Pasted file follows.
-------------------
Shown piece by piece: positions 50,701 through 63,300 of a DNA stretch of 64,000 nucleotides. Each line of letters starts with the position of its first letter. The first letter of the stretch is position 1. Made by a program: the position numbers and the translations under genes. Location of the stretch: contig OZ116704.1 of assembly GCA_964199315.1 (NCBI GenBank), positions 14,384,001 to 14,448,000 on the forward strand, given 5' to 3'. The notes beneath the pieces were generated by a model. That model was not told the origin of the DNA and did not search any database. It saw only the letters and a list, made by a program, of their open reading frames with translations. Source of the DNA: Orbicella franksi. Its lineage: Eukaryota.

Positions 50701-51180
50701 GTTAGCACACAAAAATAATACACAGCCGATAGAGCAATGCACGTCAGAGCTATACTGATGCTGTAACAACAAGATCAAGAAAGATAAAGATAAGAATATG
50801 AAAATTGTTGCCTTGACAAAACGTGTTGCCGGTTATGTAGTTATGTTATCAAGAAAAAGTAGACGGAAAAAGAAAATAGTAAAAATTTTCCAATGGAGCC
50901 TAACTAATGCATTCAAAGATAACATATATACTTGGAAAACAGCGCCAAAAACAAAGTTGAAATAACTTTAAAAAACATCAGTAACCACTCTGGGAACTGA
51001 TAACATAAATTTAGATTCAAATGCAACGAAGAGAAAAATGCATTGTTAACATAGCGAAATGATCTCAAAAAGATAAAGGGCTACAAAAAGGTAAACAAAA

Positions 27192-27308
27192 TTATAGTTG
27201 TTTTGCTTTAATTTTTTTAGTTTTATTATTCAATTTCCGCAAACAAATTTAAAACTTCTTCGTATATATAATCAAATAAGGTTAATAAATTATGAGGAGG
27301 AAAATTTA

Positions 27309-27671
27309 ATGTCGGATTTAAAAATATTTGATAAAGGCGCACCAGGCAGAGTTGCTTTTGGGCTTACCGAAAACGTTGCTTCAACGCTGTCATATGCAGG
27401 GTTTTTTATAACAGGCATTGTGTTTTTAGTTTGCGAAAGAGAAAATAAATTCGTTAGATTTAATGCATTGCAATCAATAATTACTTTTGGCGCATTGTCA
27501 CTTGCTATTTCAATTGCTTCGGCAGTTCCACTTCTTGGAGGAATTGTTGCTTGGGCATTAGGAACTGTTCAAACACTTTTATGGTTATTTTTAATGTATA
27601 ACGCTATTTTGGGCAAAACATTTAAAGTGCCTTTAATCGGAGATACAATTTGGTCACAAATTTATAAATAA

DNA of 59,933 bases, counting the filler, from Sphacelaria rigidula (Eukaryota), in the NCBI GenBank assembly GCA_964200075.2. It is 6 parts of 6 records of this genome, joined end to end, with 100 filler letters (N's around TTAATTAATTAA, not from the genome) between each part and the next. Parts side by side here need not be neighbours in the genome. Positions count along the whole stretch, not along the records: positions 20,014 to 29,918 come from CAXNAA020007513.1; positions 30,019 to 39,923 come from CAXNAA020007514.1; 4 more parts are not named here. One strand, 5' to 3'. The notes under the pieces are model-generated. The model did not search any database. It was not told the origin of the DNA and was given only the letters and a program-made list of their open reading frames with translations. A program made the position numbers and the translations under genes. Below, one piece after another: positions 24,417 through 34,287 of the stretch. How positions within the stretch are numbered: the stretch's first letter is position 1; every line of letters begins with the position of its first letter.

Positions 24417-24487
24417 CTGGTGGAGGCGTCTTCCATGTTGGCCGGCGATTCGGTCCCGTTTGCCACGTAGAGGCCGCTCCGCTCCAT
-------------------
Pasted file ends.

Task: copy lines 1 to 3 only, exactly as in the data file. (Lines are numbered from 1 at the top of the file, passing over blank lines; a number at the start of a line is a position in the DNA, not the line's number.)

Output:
Shown piece by piece: positions 50,701 through 63,300 of a DNA stretch of 64,000 nucleotides. Each line of letters starts with the position of its first letter. The first letter of the stretch is position 1. Made by a program: the position numbers and the translations under genes. Location of the stretch: contig OZ116704.1 of assembly GCA_964199315.1 (NCBI GenBank), positions 14,384,001 to 14,448,000 on the forward strand, given 5' to 3'. The notes beneath the pieces were generated by a model. That model was not told the origin of the DNA and did not search any database. It saw only the letters and a list, made by a program, of their open reading frames with translations. Source of the DNA: Orbicella franksi. Its lineage: Eukaryota.

Positions 50701-51180
50701 GTTAGCACACAAAAATAATACACAGCCGATAGAGCAATGCACGTCAGAGCTATACTGATGCTGTAACAACAAGATCAAGAAAGATAAAGATAAGAATATG